How GOP House tax bill could help the self-employed

Among the many provisions included in the House GOP's proposed tax plan are several that could be potentially valuable tax breaks for small-business owners.

Getting the most attention so far is the new tax rate proposed for "pass-through business income" earned by a business organized as a sole proprietorship, partnership, limited liability company (LLC) or S-corporation. These are also known as "pass-through entities." This provision would allow a pass-through business to characterize a portion of its income as "profit" and enjoy a potentially lower rate of 25 percent on it, while the owner's salary income could be taxed at the regular rate of as much as 39.6 percent.

But the Republican House proposal also aims to provide additional tax benefits for the self-employed. Here are the key points:

When you're self-employed, there's no employer but you to pay your share of employment taxes on your salary income. These consist of the Social Security and Medicare taxes (also known as the self-employment tax) assessed on your salary or wages at a rate of 15.3 percent on income up to $127,200. However, if you're an employee of a business, you pay Social Security and Medicare taxes at a rate of 7.65 percent, and your employer pays the other portion on your behalf.

The legislation would change the rules so that self-employment taxes of 15.3 percent generally wouldn't apply to income qualifying for the new 25 percent rate. Combined with the new lower rate on pass-through business income, this provision could save almost 30 percent in tax on a portion of income for many self-employed people.

Another tax break already used by the self-employed is expanded under this plan. Self-employed business owners can currently deduct the full cost of qualifying equipment purchased or financed in 2017. The limit on this deduction in 2017 is $510,000, and it can be used for qualifying business-related items purchased such as computer equipment, office furniture, tools and even vehicles used for business (some restrictions apply).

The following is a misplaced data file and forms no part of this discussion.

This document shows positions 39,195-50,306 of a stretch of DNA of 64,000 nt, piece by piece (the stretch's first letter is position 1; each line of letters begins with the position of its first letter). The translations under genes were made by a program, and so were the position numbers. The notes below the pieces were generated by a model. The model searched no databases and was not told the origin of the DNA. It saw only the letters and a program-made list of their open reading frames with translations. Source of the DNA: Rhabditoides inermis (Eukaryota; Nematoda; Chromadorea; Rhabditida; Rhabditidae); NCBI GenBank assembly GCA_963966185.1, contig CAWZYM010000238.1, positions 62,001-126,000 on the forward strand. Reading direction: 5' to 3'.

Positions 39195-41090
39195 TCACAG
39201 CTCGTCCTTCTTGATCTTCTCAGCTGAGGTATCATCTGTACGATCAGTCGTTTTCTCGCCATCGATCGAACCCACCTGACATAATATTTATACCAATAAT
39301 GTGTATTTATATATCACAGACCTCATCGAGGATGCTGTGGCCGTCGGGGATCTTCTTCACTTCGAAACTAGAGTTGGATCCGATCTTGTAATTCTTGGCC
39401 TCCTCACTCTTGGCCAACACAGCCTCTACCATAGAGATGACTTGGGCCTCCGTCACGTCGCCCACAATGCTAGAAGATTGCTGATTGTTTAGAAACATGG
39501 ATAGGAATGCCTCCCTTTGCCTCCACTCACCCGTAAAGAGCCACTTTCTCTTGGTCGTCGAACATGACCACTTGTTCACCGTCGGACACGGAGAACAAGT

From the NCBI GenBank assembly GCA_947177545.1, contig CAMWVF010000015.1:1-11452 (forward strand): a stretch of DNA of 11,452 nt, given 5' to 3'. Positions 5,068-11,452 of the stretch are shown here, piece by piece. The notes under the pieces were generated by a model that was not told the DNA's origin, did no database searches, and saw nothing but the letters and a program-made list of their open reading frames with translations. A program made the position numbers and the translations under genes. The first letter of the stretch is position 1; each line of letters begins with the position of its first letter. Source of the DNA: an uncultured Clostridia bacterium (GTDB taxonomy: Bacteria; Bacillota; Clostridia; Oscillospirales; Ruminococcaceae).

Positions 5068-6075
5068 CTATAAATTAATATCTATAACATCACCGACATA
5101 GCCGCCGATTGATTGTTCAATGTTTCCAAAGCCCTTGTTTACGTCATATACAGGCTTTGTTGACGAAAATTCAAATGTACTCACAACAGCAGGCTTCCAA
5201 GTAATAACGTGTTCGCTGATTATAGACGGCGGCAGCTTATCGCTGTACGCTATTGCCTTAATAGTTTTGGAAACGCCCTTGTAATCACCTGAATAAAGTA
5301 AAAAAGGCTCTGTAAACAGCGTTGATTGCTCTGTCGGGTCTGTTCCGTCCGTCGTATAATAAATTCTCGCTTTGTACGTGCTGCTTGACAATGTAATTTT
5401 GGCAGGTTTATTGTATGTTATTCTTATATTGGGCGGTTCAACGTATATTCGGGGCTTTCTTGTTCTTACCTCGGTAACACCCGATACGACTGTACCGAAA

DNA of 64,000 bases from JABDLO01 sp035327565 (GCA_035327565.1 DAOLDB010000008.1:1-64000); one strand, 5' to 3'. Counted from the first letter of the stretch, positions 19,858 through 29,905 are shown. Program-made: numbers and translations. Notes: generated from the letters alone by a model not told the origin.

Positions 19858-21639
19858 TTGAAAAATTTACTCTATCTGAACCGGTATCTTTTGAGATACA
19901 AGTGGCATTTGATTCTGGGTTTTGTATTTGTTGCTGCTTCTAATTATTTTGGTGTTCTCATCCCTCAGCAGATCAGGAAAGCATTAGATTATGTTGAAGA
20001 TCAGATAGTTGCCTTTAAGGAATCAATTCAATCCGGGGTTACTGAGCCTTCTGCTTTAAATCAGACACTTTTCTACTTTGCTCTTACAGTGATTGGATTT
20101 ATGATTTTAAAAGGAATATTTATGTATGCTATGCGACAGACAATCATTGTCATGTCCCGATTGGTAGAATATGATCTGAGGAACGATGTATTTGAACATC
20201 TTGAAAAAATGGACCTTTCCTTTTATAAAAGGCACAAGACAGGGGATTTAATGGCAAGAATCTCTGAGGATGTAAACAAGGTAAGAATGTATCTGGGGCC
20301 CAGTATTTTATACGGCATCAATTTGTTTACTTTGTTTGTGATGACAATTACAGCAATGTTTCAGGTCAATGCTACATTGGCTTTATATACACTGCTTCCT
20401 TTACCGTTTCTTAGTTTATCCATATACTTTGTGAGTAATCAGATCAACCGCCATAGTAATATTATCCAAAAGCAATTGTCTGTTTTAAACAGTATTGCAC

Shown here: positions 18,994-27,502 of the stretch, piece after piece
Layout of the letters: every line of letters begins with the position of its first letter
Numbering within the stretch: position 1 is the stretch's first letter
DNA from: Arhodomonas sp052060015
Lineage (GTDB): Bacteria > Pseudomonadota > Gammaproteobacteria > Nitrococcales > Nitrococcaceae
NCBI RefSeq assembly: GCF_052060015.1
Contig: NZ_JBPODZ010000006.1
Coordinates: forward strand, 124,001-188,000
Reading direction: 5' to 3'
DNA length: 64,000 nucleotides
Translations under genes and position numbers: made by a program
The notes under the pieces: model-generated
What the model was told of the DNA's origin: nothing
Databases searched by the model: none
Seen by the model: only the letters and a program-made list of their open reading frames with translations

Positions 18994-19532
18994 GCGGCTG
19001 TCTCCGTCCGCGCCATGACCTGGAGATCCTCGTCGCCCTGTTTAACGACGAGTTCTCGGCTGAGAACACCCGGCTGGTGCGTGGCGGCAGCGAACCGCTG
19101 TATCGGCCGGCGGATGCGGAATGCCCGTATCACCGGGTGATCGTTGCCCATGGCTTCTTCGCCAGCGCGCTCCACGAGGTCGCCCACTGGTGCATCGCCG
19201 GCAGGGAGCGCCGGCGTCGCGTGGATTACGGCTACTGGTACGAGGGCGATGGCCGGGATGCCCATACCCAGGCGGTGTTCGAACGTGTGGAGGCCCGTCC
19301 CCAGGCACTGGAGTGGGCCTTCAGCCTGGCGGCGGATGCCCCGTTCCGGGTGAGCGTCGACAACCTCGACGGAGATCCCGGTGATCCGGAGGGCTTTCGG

The expensing limit would remain as it is now until 2023 and then gradually rise to $20 million. The current and new limits would be indexed to inflation, and the eligible property would be expanded to include qualified energy-efficient heating and air conditioning equipment placed in service after Nov. 2, 2017.

The House GOP tax plan also proposes to reduce or eliminate several above-the-line deductions. Two of the most commonly claimed above-the-line deductions by the self-employed -- health insurance costs and retirement plan contributions -- aren't affected under the plan.

If you're self-employed, you'll still be able to take a tax deduction for the premiums you pay for medical, dental and even qualifying long-term care insurance for you and your family. This is done via an adjustment to income and is claimed under the adjusted gross income section on form 1040. So it's available to you even if you don't itemize deductions.

Also, the self-employed can set up and fund their own retirement plan. The deduction for contributions made into the plan can still be claimed as an adjustment to income on the front of form 1040.

My favorite type of retirement plan is the self-employed 401(k) profit-sharing plan, which allows you to make contributions both as an employer and as an employee. Using this type of plan, which is easily set up at any major brokerage firm, you can make an additional contribution that's a percentage of net profit (this is the employer's profit-sharing component of the contribution) and a fixed-dollar amount up to the 401(k) contribution limits (which is $18,000, or $24,000 for those over age 50 in 2017). 

For an individual who declares about $80,000 net profit from self-employment, the total amount claimable as a contribution to this type of plan is about $32,870 in 2017. If you're 50 or older, you can contribute about $38,870. For those 50 or older with a profit of $190,000 or more in 2017, the maximum pretax contribution is $59,000. 

Make sure you establish the self-employed 401(k) plan before year-end to be allowed to make a deductible contribution into on your 2017 tax return. Do this now, before things get hectic at year-end.

  • Ray Martin

    View all articles by Ray Martin on CBS MoneyWatch»
    Ray Martin has been a practicing financial advisor since 1986, providing financial guidance and advice to individuals. He has appeared regularly as a contributor on the CBS Early Show, CBS NewsPath, as a columnist on CBS Moneywatch.com and on NBC-TV's morning newscast TODAY. He has also appeared on the Oprah Winfrey Show and is the author of two books.